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Canadian Building Digest

CBD-176. Venting of Flat Roofs

Originally published May 1976.

M.C. Baker, C.P. Hedlin

Venting in building construction as a technique of cooling by air flow and of controlling or removing moisture has been in use for many years. Air-cooled roofs were used by primitive tribes in warm climates and modern buildings often take advantage of the principle, known also to campers who employ two layers of canvas with air flow.between to obtain cooler tents. Where wood is a usual material for structural framing and cladding, architects and builders have also found that ventilation of underfloor spaces and spaces in walls and roofs is necessary to prevent rotting1,2.

There are recommended standards governing the type and amount of venting required, but although it is quite generally used the principle involved is often misunderstood. Sometimes, indeed, existing problems are aggravated or others introduced because of venting. The typical sloping residential roof is of the attic type with roofing on the sloping deck, insulation between horizontal ceiling joists, and the attic space ventilated to the outside. This has generally been eminently successful, but problems have sometimes developed where there has been inadequate ventilation. A common requirement is that such a roof space be ventilated, with openings to the exterior to provide an unobstructed vent area of not less than 1/300 of the insulated ceiling area. Where this has been provided in addition to other normal design requirements there has generally been no problem.

Flat Roofs

The typical flat or near-flat roof, with no intentional air space, is used mainly for commercial and industrial buildings. It is the principal concern of this Digest for it is often plagued by moisture problems. From the inside outward it consists of a structural roof deck, in most cases a near-impermeable vapour barrier, insulation, and an impermeable roofing membrane. A water and vapour trap can be created by such a system with insulation sandwiched between two membranes. If any water is present in the materials from which the roof is constructed or enters through the top by leaks, or from below as vapour, it may be trapped. Such moisture will reduce the thermal resistance of the insulation and may contribute to its physical degradation and that of the membranes if they are moisture sensitive. Better performance can be assured if the designer recognizes the possibility of wetting and makes allowance for the escape of moisture from all possible sources. He can usually encourage this by drainage and venting.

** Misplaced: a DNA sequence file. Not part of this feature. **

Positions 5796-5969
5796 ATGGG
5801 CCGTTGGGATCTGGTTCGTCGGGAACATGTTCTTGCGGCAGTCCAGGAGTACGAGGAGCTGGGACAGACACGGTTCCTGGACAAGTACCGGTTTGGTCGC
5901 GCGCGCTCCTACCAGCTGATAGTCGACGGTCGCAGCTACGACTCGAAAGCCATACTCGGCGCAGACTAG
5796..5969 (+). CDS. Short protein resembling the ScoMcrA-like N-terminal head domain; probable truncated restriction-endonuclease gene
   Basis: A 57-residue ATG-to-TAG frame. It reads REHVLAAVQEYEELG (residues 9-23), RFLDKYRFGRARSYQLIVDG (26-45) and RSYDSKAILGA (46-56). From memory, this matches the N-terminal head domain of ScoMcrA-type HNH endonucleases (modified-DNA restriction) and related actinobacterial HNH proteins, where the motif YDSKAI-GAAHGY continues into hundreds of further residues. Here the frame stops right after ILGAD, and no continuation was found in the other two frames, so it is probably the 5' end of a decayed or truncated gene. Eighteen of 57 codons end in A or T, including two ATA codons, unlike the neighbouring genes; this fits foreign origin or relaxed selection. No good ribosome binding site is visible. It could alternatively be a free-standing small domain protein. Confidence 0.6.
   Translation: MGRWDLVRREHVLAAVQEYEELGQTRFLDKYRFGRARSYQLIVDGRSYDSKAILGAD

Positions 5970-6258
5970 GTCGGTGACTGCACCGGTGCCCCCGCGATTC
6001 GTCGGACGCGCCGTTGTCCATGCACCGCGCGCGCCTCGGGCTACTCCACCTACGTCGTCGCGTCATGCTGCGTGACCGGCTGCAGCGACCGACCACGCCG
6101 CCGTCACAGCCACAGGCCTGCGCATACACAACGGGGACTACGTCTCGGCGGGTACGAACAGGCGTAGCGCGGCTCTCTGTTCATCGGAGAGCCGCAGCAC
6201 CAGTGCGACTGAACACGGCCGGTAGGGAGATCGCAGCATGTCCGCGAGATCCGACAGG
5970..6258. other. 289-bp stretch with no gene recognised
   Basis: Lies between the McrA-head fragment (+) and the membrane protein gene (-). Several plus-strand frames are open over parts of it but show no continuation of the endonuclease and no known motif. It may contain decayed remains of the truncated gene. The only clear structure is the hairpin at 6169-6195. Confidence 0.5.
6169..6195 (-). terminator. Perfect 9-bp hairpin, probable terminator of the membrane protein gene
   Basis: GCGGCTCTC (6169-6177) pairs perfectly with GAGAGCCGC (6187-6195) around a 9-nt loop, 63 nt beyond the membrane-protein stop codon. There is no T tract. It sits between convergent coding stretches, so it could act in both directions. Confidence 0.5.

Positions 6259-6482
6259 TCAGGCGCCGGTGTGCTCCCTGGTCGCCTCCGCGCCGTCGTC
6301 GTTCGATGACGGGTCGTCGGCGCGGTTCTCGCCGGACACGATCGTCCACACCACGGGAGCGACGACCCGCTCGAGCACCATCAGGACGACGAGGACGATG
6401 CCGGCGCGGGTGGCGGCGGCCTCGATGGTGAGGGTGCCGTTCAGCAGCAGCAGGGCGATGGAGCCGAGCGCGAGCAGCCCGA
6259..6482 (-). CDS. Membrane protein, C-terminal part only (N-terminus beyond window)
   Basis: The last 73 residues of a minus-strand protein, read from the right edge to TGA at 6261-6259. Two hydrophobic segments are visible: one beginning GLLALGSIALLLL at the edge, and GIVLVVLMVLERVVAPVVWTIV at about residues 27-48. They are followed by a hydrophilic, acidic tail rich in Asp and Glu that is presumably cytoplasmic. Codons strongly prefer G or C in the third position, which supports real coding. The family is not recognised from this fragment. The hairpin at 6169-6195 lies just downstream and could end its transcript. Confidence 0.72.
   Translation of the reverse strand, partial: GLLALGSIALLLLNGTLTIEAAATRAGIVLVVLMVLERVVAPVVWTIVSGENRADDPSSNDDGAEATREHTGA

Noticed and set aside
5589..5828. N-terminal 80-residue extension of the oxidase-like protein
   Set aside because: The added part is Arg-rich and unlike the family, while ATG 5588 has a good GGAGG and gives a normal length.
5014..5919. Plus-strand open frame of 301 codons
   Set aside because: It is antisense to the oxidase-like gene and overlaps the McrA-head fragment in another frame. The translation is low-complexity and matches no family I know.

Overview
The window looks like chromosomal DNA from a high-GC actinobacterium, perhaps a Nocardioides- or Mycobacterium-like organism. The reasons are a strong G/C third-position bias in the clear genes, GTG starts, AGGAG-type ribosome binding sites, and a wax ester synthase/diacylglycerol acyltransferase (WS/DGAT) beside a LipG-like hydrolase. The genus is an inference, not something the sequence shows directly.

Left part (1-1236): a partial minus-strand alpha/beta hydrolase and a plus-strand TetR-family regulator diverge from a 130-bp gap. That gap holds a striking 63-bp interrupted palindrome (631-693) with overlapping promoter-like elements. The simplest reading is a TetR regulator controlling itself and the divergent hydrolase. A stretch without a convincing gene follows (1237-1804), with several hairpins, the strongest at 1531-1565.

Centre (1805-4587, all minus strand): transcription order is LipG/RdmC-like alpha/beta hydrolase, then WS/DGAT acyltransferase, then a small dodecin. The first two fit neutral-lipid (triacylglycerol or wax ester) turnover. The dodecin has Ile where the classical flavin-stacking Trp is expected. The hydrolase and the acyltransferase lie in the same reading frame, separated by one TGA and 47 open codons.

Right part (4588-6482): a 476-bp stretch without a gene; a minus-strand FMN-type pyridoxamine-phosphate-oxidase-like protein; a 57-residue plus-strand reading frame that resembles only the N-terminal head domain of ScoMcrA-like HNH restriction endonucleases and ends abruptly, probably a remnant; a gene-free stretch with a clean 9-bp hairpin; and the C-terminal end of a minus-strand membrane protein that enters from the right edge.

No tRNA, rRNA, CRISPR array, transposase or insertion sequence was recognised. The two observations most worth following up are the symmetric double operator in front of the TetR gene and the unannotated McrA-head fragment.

Unfortunately, such allowance is often not made, and an owner can be faced after a few years of service with a roof where the insulation is wet and the water leaking into the building. Even if it is not, the wet insulation no longer provides adequate heat flow resistance. The owner has the drastic and expensive option of complete removal and replacement with a new system, or he may leave the roof as it is and make repairs to prevent further wetting. In this case he must attempt to dry the wet insulation in some manner.

Breather Vents

It has been common practice in recent years to install breather vents in an attempt to remove moisture from wet insulation. Such vents usually consist of vertical pipes or stacks, open to the outside air, shielded from the rain by a cover and penetrating the roofing membrane to provide a path for moisture to reach the outside. Where a rigid type of insulation is involved it is usual to cut it away below the vent and replace it with a loose form. This is intended to facilitate lateral movement of moisture through the insulation to the vents. Usually a number of such vents are aligned in one or more rows.

Reports on the effectiveness of stack venting vary widely. Some roofers and consultants claim great success in drying wet roofs; others have experienced little if any beneficial effect, and some owners insist that breathers make a bad situation worse.

Moisture Movement

Two transport mechanisms can be in effect in moving moisture through breather vents (Figure 1): convective movement of air carrying vapour; and vapour diffusion. In addition, wicking along fibres may help to move moisture laterally through some types of insulation. For drying to occur by either of the transport mechanisms outside air must be drier than that in the roof.

Figure 1
Figure 1.  Removing moisture from insulation by venting.